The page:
GM went on the offensive defending pickups
Company had 'Dateline NBC' in its cross-hairs; Harry Pearce pulled the trigger
In Feb. 8, 1993, General Motors summoned several hundred reporters to a press conference. Some came in person while other reporters, GM dealers and employees watched on a live satellite feed.
GM set up the event to defend its full-sized Chevrolet and GMC pickups from allegations that a design flaw made them prone to bursting into flames in side-impact crashes. But reporters in the audience soon sensed a bigger message that day: After years on the ropes, the General was coming out swinging -- hard.
Until then, GM had endured numerous body blows. Its market share had slumped to 34 percent in 1992, down 10 points from the previous decade. Almost every other year, it seemed, the automaker shuttered more factories.
The allegations against the 1973-87 C/K pickups were just one of several headaches GM faced, but one with huge financial implications. The pickups were among GM's highest-volume and most profitable vehicles. If the public decided the trucks were unsafe and stopped buying them, GM's earnings would be devastated.
Then there was the legal liability. On Feb. 4, 1993, a jury in Atlanta had ruled that GM owed the family of Shannon Moseley $4.24 million. The teenager had died when his truck erupted into flames after a drunken driver broadsided it. In addition, the jury awarded punitive damages of $101 million -- $20 each for each of the nearly 5 million suspect pickups on the road. More trials loomed.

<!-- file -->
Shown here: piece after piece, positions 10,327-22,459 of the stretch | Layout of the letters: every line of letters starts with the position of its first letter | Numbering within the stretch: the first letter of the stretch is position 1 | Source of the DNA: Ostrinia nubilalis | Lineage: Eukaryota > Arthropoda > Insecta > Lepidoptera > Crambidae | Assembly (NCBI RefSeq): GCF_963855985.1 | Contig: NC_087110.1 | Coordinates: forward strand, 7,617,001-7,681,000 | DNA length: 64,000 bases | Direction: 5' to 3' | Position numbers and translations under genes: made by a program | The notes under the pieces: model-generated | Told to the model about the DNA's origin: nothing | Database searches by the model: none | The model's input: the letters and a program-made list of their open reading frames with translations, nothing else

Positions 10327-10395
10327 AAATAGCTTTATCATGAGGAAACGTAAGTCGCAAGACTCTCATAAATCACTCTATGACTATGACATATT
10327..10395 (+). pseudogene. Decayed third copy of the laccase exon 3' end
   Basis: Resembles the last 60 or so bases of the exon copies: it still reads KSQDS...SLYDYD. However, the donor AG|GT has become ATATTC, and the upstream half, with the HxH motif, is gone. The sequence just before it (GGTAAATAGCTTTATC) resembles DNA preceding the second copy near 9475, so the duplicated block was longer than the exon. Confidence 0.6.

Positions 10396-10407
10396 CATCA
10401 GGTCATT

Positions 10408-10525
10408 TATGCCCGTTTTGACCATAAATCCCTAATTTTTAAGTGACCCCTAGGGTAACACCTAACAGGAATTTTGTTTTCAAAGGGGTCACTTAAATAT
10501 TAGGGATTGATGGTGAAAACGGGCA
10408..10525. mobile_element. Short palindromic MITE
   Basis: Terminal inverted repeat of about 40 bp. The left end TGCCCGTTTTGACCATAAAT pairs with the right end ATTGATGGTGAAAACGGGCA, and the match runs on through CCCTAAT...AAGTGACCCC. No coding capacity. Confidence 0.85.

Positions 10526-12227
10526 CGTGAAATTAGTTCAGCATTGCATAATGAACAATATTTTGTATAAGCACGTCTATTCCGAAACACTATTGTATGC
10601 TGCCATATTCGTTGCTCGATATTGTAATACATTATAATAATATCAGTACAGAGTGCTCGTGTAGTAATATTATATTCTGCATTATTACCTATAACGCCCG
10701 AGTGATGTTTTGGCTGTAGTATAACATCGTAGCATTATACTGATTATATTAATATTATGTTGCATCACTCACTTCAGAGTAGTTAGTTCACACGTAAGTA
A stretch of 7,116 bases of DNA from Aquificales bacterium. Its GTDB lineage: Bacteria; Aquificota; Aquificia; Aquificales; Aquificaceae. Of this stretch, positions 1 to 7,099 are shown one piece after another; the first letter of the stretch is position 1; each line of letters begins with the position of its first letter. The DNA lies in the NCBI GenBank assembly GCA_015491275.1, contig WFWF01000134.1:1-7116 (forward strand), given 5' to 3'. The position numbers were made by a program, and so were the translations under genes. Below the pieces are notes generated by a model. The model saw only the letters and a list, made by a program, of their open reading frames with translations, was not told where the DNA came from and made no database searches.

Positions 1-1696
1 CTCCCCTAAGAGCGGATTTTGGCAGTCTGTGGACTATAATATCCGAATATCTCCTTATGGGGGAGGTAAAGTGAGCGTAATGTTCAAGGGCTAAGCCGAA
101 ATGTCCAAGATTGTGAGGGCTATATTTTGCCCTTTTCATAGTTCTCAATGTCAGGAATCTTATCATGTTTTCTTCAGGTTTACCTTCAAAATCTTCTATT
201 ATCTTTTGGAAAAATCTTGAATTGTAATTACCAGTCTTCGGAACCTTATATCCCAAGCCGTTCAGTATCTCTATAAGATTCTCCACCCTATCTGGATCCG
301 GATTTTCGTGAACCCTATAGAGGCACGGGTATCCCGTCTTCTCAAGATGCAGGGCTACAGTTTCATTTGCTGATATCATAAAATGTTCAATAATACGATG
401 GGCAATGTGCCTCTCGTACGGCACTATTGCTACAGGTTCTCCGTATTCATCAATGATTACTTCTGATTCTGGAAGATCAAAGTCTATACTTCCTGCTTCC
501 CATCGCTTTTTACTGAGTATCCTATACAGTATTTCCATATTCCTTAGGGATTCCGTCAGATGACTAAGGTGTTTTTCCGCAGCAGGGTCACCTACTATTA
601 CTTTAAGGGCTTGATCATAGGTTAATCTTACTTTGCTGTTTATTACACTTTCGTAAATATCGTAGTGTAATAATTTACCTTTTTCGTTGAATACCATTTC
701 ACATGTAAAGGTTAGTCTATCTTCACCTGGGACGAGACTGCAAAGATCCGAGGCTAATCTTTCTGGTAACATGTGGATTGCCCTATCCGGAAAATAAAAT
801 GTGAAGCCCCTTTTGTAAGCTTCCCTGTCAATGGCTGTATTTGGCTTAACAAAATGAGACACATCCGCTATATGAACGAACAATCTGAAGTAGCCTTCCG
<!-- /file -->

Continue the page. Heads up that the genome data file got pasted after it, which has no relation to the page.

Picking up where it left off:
The dispute centered on the placement of the pickups' fuel tanks. GM had installed so-called sidesaddle fuel tanks on both sides of the trucks and outside the trucks' heavy frame, leaving only the exterior sheet metal to protect them. On other pickups, the fuel tank was in the rear and, typically, inside the frame.
GM argued that even if the tanks' placement made them more susceptible to a side impact, other pickups' tanks were more vulnerable to a rear impact. But that's not how much of the public saw it, especially after watching sensational footage on a Nov. 17, 1992, broadcast of "Dateline NBC" of a pickup bursting into flames after a car slam-med into it.
But GM had "Dateline NBC" in its cross-hairs. Harry Pearce, GM's general counsel, pulled the trigger.
Over two hours, Pearce gave a performance worthy of a TV courtroom drama, walking the gathered journalists through GM's forensic investigation of the crash shown on the TV program.
GM had its doubts about the crash and fire shown on NBC, he said. It had tracked down the burned-out hulks of the pickups used by the TV crew and examined them, along with a video of the TV crew setting up and filming the crash and subsequent fire. The crash had supposedly punctured the gas tank, spilling the fuel that led to a fireball in the broadcast, but GM couldn't find any puncture hole in the tank.
Ah, but what's this? See that small flare before the moment of impact? What caused that?
Pearce knew exactly what had caused it. "Dateline," after repeatedly crashing cars into the pickups and failing to provoke a fire, had rigged the trucks with model rocket engines to ignite fires. The leaking gasoline was due to a faulty gasoline cap. A previous owner of one of the trucks used in the show admitted he had lost the original cap and replaced it with one he had bent to fit. Fumes had escaped from an open filler neck after the ill-fitting cap had been spit out by the force of the crash.
Pearce's devastating expose of "Dateline's" rigged pickup fires didn't entirely turn the tide of public opinion in favor of GM. But it forced NBC to issue an on-air apology and to agree to pay all the costs GM had incurred in investigating the bogus broadcast.
And the world knew that Chevy would stand, like a rock, behind its pickups.
You can reach James B. Treece at firstname.lastname@example.org.